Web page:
It seems weird to think about how we are only tidbits in another person’s life. We are just as insignificant in their lives as they are in ours, holding as small of a spot in their memories as they do in ours. The person sitting beside me has her own dreams, her own aspirations, her own past and future, her own quirks and her own story that are completely unknown to me. And somewhere within her big, complex, entwined life story, there I am making a guest appearance.

Allison, Veronica, and I are simply snapshots and small memories; our stories are completely lost when looked upon from the outside. No one would have known that this was the first time the three of us had been in the same room for nine months. No one knew our stories.

It was our week, our adventure. Here we were in the midst of Manhattan, tired and battered from senior year, but ready to live. It was the spring break that we had counted down to ever since the End of the Year Gathering ended in June, since Allison and Veronica left California in August and September; it was the spring break we had furiously planned during our weekly Skype calls and ever flowing texts. We Veritas students thrived on countdowns and Skypes, painfully awaiting that time when we’d see each other again, and that time was now.

But how miniscule our story seemed in the grand scheme of things.

When the conversation lulls I take the time to glance at my surroundings. I saw it so vividly then, but now I don’t remember their faces.  There was that man from India at the subway station, a woman chasing her toddler around the ferry, two businessmen sitting behind us at Chipotle, but if I had to ever pick their faces out of a crowd, I wouldn’t even know where to begin.

Perhaps the woman I sat next to on the subway was in the midst of her own grand adventure, her own happy moment. Perhaps the guy I accidentally ran into while trying not to lose Allison was on his way to stage a huge proposal to the love of his life. Perhaps the volunteer at the Bronx Zoo who took the time to give us a personal tour of the Madagascar exhibit had four PhDs and had already traveled the world, lived her life, and was now relaxing peacefully by helping out at the zoo on weekdays.

We will never know.

But with each glance, with each observation, with each small appreciation of another human being, we can begin to scratch the surface of this innate complexity of the raw humanity that exists in day-to-day life. As Veronica, Allison, and I walked into that museum, sat in that subway, and laughed in that park, not only our story existed but so too those of the people around us. And there, in that moment, was an abundance of complex life stories swirling around, interacting for that brief, instantaneous moment in time, and separating, never to converge in that distinctive combination again.


Allison, one third of the corny friendship formed by EVA.

Reaching over to turn on my phone, the glowing screen informs me that it is nearly two a.m. and my sore body echoes this notion. Despite my headache and bleary eyes, I cannot will myself to sleep. Erica is throwing a pillow across the bed at me and Veronica’s laughter seems to fly across the small room with the pillow. Our conversation floats between the serious and insignificant; Veronica’s colleges acceptances mingle with Erica’s jokes about being a qualified medical professional because of her position as a file clerk in a dental office. Though none of us have seen each other in months, our inside jokes feel perfectly natural and our conversation flows without awkward silences filling the space between us.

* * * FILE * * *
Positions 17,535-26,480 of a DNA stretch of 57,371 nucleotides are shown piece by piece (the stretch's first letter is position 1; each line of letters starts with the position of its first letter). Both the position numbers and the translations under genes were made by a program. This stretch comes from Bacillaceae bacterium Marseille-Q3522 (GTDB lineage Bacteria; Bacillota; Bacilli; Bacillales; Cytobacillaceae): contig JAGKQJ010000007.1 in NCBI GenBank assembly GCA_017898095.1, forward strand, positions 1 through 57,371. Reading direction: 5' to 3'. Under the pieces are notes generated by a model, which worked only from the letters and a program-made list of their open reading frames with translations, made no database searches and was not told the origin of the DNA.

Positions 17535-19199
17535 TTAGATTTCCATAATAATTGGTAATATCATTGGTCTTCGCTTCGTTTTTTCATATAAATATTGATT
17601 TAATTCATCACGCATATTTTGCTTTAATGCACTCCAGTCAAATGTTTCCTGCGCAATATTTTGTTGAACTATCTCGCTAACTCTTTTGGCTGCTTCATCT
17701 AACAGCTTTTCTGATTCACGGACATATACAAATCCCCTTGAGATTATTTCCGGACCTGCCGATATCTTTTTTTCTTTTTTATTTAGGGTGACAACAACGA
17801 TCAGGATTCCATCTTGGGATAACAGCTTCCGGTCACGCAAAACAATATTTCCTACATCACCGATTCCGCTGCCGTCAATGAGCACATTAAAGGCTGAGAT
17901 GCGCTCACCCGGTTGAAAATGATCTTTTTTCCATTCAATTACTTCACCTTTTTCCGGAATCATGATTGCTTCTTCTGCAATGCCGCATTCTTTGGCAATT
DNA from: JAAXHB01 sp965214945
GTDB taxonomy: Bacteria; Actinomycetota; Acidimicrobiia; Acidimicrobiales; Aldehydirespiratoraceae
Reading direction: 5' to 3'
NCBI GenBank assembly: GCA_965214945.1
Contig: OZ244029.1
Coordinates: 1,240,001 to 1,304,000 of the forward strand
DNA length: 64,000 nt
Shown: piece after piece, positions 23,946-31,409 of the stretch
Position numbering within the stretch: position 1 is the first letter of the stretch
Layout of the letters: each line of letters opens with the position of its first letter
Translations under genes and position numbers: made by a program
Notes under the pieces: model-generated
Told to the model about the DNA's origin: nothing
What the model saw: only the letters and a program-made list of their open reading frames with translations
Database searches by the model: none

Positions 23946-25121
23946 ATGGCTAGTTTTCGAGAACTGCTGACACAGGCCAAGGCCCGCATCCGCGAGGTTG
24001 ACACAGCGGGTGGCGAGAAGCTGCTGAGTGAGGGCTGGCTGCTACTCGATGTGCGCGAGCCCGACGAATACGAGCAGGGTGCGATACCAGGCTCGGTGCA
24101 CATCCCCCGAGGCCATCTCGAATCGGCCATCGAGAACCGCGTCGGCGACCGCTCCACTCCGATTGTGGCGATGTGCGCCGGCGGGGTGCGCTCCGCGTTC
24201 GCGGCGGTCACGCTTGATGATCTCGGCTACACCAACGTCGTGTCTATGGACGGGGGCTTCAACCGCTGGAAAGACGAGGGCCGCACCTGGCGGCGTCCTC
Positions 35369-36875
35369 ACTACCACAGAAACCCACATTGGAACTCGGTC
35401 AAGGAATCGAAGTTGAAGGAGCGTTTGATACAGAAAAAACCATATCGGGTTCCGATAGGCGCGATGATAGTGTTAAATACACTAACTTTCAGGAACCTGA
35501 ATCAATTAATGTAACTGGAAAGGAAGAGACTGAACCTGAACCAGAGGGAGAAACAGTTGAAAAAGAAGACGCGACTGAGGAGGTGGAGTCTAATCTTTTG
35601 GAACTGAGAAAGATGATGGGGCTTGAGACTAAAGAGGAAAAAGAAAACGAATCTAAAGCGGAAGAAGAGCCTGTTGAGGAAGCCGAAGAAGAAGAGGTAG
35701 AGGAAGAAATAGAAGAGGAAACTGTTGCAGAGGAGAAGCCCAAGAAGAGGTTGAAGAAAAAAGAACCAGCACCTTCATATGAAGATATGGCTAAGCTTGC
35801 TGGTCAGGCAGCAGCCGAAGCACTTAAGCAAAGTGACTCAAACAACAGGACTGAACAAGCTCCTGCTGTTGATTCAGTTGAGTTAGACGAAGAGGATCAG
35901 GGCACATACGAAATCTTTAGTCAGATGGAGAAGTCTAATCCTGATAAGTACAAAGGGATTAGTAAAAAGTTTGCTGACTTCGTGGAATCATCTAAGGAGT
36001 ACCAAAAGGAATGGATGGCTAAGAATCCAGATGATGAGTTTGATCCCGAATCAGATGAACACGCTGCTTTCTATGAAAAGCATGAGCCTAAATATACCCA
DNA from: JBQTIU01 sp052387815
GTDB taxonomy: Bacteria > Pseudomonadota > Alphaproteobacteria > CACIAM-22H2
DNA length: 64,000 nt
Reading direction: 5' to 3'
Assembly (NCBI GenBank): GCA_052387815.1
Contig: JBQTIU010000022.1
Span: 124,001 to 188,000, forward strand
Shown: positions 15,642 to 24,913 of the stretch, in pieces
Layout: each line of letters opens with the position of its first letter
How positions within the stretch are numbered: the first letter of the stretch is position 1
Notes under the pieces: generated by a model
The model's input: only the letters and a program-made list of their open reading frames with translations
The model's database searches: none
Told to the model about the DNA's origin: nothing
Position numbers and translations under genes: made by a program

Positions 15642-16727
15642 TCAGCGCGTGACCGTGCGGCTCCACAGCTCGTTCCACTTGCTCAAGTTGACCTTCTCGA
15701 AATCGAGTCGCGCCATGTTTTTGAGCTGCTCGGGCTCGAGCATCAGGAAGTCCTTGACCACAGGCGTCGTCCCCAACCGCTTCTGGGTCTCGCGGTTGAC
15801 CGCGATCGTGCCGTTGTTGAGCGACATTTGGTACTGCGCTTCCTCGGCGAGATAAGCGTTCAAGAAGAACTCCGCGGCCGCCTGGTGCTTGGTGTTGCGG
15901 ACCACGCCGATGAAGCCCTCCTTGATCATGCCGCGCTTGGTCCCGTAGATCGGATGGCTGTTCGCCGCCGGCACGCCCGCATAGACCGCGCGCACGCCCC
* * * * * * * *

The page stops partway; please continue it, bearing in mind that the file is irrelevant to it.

In this darkness, an hour and half after we had turned off the lights and set our alarms to wake up at some ungodly hour before even the sun dared to rise, I feel happier than I have in months. Something about our laughter, our ease of friendship, our mutual recognition that this night, this very moment, is sacred, fills me with a sense of awe. It is easy to forget what close friendship feels like when the people you love most are communicated with over text messages and intermittent Skype calls. When you haven’t seen someone’s face but through a Snapchat in the past seven months, it is remarkably difficult to remember why their friendship is so special. When life becomes filled with midterms and college decisions and there is barely enough time to sleep, it is easy to forget why making friends with people who live across the country ever seemed like a good idea. But now, our voices mixing together as we speak too loudly, our laughter creating a symphony of joy, I remember. I remember why I call these girls my best friends. I remember why we celebrate birthdays on three way phone calls and send long handwritten cards to each other. I remember why friendship is so special, why relationships are so precious. And so, wrapped in a blanket, vaguely worried that our raucous laughter will wake my parents, I feel satisfied. Emotions grow inside of me that I cannot name, but I treasure their existence. I wonder how I could have forgotten this sense of happiness. How could I have let myself lose this contentment that reaches into every part of my being? I cannot see much in the darkness, but I am certain the air would sparkle if the sun were to shine in the room. For a brief moment, I find myself quiet; the point in time I am inhabiting has become an eternity that I dream will not end.